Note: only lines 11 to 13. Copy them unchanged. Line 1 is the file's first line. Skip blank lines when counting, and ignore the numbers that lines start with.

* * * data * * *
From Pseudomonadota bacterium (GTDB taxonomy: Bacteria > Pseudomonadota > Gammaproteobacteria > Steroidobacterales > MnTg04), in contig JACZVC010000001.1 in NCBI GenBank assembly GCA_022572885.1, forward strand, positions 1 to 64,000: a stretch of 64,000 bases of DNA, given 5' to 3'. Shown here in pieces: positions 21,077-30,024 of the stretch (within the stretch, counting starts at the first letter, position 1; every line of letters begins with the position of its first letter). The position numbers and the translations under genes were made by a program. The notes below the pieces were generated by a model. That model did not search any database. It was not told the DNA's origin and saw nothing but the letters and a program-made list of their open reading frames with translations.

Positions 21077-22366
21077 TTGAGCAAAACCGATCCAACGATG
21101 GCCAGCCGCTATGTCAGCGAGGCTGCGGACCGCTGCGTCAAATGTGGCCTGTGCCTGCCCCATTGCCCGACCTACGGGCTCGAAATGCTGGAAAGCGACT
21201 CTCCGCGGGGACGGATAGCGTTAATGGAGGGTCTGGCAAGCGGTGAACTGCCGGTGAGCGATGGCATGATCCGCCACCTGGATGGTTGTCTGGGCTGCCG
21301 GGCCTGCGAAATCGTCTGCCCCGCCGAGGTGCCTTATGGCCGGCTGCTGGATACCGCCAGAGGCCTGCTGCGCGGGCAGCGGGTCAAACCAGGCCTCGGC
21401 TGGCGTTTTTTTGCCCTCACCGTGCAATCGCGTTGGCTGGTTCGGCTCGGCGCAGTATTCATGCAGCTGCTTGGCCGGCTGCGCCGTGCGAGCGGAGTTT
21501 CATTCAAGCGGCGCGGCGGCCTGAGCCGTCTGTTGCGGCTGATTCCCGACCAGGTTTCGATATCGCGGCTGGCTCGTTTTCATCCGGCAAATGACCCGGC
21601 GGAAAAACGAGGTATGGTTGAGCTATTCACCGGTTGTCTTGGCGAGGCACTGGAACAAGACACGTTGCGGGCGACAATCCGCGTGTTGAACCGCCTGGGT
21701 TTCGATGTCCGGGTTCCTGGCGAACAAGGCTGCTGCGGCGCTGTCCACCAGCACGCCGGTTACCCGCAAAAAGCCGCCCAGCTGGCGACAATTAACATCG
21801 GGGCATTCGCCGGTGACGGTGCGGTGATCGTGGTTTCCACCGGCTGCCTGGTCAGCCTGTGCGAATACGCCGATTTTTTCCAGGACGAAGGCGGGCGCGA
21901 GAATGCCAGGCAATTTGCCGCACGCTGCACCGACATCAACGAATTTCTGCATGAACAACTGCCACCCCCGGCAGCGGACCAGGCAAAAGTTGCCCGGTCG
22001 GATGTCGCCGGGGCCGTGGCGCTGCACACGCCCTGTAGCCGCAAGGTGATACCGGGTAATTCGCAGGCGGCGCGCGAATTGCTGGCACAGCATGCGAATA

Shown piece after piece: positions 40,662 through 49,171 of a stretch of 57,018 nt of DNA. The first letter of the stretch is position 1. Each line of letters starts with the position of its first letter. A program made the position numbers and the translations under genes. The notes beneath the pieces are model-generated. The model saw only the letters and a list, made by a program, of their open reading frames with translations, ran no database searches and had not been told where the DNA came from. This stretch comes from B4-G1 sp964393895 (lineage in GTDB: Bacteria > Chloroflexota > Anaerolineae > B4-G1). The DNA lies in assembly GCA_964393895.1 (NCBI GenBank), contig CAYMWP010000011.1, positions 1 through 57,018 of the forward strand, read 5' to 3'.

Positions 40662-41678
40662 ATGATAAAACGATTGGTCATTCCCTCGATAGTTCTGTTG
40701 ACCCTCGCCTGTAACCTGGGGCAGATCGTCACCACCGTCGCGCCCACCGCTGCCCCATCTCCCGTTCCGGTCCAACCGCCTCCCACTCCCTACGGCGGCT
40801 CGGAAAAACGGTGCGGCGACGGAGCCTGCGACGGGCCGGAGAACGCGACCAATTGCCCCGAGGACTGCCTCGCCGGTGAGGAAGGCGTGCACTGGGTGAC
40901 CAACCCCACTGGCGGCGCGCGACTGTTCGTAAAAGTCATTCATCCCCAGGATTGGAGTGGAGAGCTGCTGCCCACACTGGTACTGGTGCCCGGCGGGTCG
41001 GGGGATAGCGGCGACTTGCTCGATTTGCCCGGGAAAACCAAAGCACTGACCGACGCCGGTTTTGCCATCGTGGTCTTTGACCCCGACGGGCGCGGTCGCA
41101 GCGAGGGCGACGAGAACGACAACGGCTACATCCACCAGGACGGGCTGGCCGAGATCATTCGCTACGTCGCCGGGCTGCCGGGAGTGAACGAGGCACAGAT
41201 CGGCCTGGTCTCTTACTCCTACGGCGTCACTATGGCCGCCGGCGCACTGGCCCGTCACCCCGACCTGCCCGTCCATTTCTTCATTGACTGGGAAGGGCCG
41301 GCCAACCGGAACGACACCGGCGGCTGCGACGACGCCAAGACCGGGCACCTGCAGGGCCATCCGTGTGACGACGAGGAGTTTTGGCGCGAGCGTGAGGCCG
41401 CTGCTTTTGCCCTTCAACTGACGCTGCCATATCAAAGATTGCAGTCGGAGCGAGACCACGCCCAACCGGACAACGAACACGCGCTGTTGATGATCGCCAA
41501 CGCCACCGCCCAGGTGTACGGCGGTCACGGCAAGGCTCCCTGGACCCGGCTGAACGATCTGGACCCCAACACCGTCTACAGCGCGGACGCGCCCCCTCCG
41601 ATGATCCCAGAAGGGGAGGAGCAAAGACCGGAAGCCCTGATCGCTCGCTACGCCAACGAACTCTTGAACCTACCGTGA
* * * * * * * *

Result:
21801 GGGCATTCGCCGGTGACGGTGCGGTGATCGTGGTTTCCACCGGCTGCCTGGTCAGCCTGTGCGAATACGCCGATTTTTTCCAGGACGAAGGCGGGCGCGA
21901 GAATGCCAGGCAATTTGCCGCACGCTGCACCGACATCAACGAATTTCTGCATGAACAACTGCCACCCCCGGCAGCGGACCAGGCAAAAGTTGCCCGGTCG
22001 GATGTCGCCGGGGCCGTGGCGCTGCACACGCCCTGTAGCCGCAAGGTGATACCGGGTAATTCGCAGGCGGCGCGCGAATTGCTGGCACAGCATGCGAATA